This meshes with reports from travel technology provider Sabre, which said during a recent earnings call that companies are booking business-related trips domestically on a rate close to that of leisure travelers (as reported by leisure travel agencies) — corporate travel normally would account for about half of the total bookings Sabre processes. Transient business travel is among the factors affecting both demand and prices in the top U.S. meeting markets, especially right now as we experience a surge in pent-up demand.

Group business travel spend is projected to reach 36% of 2019 levels by midyear, and 55% by the end of 2022, according to Deloitte. However, it notes, “Business travel is at least two years from reaching its pre-pandemic spending levels, as some travel use cases are expected to spur fewer trips over the long term.” While Sabre is seeing an uptick in corporate travel bookings, it also indicates that there’s still a way to go before it reaches 2019 levels. For Q1 this year, Sabre’s domestic corporate travel bookings still were just two-thirds of its Q1 2019 levels; overall international bookings are at just 58% of 2019 levels, and just a small percentage of that represents corporate travel.

According to a new report from American Hotel & Lodging Association and Kalibri Labs, business travel on the hotel side is projected to remain at about 75% of 2019 levels by the end of 2022. While leisure travel is coming back much faster — as are social events such as weddings — hotels still have a big hole to fill, with business travel projected to hit just $69 billion this year, compared with almost $90 billion pre-pandemic.

That said, some hotel chains are predicting a swift return of business events as we move through this year. For example, in a recent earnings call, Hilton President and CEO Christopher Nassetta said Hilton expects to make a strong rebound throughout 2022 and get back to 2019 levels by 2023.

“Our sales folks can hardly keep up with all the leads that are coming in for the second half of this year and particularly into next year,” he said. Group revenue booked in the first quarter for all future periods was down just 4% from pre-pandemic levels. “I do think 2023 [group booking levels] will be back at 2019 levels.”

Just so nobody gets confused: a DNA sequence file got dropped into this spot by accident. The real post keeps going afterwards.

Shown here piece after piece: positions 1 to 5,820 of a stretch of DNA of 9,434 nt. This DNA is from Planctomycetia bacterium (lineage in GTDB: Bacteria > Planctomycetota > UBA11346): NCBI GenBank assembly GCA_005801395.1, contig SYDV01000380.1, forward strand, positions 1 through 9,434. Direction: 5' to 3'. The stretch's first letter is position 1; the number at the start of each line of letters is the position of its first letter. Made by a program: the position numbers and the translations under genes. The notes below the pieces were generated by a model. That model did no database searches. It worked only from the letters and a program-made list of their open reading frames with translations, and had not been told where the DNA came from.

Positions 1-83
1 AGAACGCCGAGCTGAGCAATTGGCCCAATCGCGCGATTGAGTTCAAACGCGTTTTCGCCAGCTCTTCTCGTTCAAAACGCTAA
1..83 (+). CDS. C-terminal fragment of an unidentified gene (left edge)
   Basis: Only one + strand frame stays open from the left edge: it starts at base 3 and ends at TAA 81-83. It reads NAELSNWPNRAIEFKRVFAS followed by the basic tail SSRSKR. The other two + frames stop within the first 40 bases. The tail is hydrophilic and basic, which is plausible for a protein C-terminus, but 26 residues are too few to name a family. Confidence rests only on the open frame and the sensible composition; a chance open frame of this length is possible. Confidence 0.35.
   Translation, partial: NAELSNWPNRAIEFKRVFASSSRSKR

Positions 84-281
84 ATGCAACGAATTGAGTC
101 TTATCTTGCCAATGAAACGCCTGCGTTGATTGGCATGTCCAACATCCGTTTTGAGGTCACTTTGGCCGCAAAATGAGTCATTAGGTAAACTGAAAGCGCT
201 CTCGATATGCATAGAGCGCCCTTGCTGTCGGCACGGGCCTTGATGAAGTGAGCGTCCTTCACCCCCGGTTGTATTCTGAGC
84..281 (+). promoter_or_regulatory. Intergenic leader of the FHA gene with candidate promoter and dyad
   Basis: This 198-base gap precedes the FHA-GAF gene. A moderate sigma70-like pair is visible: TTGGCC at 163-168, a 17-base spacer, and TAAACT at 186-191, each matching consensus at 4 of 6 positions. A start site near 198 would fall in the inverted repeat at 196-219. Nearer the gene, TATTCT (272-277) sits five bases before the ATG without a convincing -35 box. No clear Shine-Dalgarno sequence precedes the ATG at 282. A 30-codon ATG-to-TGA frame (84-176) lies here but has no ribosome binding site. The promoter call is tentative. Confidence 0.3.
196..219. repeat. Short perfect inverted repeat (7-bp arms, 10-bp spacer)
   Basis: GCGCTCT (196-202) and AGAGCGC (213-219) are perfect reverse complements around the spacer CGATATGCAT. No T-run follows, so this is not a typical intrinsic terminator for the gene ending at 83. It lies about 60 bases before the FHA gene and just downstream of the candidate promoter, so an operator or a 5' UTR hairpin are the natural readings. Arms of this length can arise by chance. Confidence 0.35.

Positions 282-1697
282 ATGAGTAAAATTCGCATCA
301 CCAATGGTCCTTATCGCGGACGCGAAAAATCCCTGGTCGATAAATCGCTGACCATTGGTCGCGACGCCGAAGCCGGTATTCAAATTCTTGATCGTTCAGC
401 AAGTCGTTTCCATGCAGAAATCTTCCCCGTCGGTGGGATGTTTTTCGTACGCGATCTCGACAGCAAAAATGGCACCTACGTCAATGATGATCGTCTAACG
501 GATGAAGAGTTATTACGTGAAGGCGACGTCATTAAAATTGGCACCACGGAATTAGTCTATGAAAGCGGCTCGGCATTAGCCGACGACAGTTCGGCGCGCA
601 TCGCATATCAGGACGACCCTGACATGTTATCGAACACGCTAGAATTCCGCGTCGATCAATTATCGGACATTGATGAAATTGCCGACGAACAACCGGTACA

Of course, the recovery will be quicker in some destinations than others. The overall shortfall is anticipated to be up to 50% in some of the top metro markets, including New York, San Francisco, Chicago and Washington, D.C., according to the AHLA report.

While that’s not good news for the hospitality industry, at least for hotels in those markets, it could mean that this may be the time for groups that have champagne tastes and beer budgets to check out some of the destinations that once were out of reach. As ConferenceDirect CEO Brian Stevens said in a Global Meetings Industry Day discussion on Hospitality Live Today, some of those markets that once were out of reach may be affordable — at least until full recovery happens. As Stevens said, “Now is the time to book New York, Chicago, San Francisco and Seattle.”

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About ConferenceDirect
ConferenceDirect is a global meetings solutions company offering site selection/contract negotiation, conference management, housing & registration services, mobile app technology and strategic meetings management solutions. It provides expertise to 4,400+ associations, corporations, and sporting authorities through our 400+ global associates.

About MeetingMentor
MeetingMentor, is a business journal for senior meeting planners that is distributed in print and digital editions to the clients, prospects, and associates of ConferenceDirect, which handles over 13,000 worldwide meetings, conventions, and incentives annually.